Our expansion does have a price, though. Countries seem to be more wary of us than we were before, and I find myself paying out increasingly large amounts of money in pensions to keep some of our more recalcitrant allies onside (Reformed Bohemia and Holland especially). Venice, our principal ally, continues to stand resolutely behind us, however – our connection has proved too mutually beneficial for either side to wish to abandon it now. I just hope that future Austrian rulers will look to Rudolf when they consider how to approach their tasks. If they do, then we will continue to prosper. If not, then the storm clouds could start gathering rather quickly.

    Mathias (22nd January 1612 – 22nd March 1619): The Age of Indolence

    Mathias’s first action on taking over from his brother is to put me in prison on trumped-up charges of embezzlement. While there, I am unable to get too much information of what’s happening in the outside world. I gather that we get involved in a Lithuania-Poland war, which ends suddenly when Lithuania accepts a unilateral peace treaty before we have a chance to annex the provinces we conquer from Poland (something which wouldn’t have happened if I were in power). It seems characteristic of Mathias’s indolent nature that the only wars we get involved in are started by someone else – our brief conflict with the Turks is the result of a Venetian assault on Sivas.

    I am finally released from my incarceration thanks to the good offices of Archduke Ferdinand of Styria, Mathias’s cousin and closest male relative (as the Emperor himself is childless). I join Ferdinand’s household as his main adviser and await Mathias’s passing.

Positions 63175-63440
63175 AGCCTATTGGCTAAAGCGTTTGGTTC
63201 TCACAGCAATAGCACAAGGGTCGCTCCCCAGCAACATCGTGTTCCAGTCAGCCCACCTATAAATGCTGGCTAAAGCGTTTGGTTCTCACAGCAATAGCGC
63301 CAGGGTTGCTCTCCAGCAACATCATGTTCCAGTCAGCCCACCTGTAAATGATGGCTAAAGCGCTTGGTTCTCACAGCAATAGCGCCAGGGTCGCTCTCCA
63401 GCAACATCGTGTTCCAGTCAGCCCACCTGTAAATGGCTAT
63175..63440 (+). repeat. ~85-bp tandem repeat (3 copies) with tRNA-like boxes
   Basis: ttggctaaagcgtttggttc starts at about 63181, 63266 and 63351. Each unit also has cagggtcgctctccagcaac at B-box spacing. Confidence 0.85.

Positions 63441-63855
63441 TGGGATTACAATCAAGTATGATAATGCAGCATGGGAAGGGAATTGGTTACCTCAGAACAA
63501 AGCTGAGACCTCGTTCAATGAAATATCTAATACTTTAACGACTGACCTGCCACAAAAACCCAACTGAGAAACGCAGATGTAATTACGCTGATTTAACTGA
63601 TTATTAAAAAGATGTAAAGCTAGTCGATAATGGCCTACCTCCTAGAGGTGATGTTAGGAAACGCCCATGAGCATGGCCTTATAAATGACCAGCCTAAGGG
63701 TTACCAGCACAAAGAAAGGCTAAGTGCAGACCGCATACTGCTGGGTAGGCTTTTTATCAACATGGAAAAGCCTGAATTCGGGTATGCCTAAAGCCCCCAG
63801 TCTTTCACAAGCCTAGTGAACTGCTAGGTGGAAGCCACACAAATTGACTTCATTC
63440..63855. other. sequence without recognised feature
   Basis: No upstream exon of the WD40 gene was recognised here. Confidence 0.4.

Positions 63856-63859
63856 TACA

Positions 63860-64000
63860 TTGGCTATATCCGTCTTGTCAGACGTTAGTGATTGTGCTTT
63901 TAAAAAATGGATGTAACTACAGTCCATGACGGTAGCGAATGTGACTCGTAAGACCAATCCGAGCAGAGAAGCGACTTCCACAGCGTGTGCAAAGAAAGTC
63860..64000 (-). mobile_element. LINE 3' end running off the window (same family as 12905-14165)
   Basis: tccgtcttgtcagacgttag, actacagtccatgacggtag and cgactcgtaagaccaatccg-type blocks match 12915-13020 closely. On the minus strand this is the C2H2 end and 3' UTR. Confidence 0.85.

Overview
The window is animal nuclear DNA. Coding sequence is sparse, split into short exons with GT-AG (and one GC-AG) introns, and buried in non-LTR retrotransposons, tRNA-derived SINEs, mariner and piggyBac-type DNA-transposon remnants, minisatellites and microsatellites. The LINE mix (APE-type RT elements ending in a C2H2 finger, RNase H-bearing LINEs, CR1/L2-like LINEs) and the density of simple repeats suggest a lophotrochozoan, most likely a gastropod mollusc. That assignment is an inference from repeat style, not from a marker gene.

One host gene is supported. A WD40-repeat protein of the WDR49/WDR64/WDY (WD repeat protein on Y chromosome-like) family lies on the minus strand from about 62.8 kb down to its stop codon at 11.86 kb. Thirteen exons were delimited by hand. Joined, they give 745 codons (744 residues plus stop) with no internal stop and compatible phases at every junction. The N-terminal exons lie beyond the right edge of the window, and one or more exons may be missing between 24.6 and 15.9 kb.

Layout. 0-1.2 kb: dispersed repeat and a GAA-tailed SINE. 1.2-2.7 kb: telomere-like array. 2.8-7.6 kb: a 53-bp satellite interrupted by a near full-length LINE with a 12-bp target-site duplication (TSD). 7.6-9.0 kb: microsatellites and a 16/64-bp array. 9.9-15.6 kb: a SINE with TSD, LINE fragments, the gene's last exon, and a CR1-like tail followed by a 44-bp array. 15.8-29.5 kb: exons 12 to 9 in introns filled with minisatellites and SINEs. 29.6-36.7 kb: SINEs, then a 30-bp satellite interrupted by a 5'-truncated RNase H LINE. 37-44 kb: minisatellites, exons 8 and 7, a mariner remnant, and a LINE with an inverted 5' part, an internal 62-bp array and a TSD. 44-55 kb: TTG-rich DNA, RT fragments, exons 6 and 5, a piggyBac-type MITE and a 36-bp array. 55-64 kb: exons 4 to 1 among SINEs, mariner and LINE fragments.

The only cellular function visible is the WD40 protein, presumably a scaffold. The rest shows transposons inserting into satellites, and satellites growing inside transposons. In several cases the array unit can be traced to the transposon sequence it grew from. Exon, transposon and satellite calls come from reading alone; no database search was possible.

Ferdinand II (22nd March 1619 – 15th February 1637): The New World

    Mathias finally outstays his welcome on this Earth in March 1619, and Ferdinand accedes to the Imperial dignity. Despite my return to the helm, I have to spend virtually the entire reign undoing the manifest damage wrought by Mathias – loans need to be issued afresh, and the military needs strengthening further. However, some advances are made – I reconquer our only colony, Stadacone in North America, from rebels in January 1625, and set about exploring as much of that continent as possible with a pair of conquistadors who suddenly and unexpectedly appear at court. Apart from that, it is another quiet reign, apart from the shock in April 1633 of the province of Austria turning Protestant! I move the Imperial court to Budapest and instruct our missionaries to get to work in Vienna.

    Ferdinand III (15th February 1637 – 1st July 1658): Colonisation & Expansion

    Ferdinand III succeeds his father as Emperor in 1637, and instructs me to continue with my exploration of North America, as he has heard rumours of a city of gold there. Well, we don’t find anything like that, but we do discover an area called California, containing a province which looks like it might harbour some gold reserves (Monterrey). We colonise this and the neighbouring province of Sacramento in April 1646.

    By then, our European alliance has changed a bit. In May 1642, we bring in Baden to replace Lithuania, and vassalise it in July of the following year. Vienna accepts Catholicism once again in January 1649, and the Pope himself comes to the city to consecrate its new Archbishop, replacing the old one who was brutally murdered by the heretics when they took over the city.

    While the Pope is in Vienna, I quietly mention to him that all this conflict between Catholicism and Protestantism isn’t really helping anyone, and urge him to consider issuing some sort of statement saying that marriages can take place between the two denominations. There is, of course, a political motive – I would like to annex Bohemia more firmly to the Austrian crown after more than a century of vassalisation, something which cannot be done as long as it remain Protestant and the Pope forbids marriage between the religions.

    Sure enough, Rome issues the Edict of Tolerance in August 1663, and we diplo-annex Bohemia that very same month. The Dutch, Badenese & Venetian ambassadors express their shock at the loss of one of our long-term allies, but I send them home, placated by large purses of gold in their pockets.

    Ferdinand is ailing by now, so I ensure I’m placed in charge of the education of his son & heir Leopold. Sure enough, the old Emperor dies in July 1658, having just heard news that a new centre of trade has opened in our colony of Monterrey.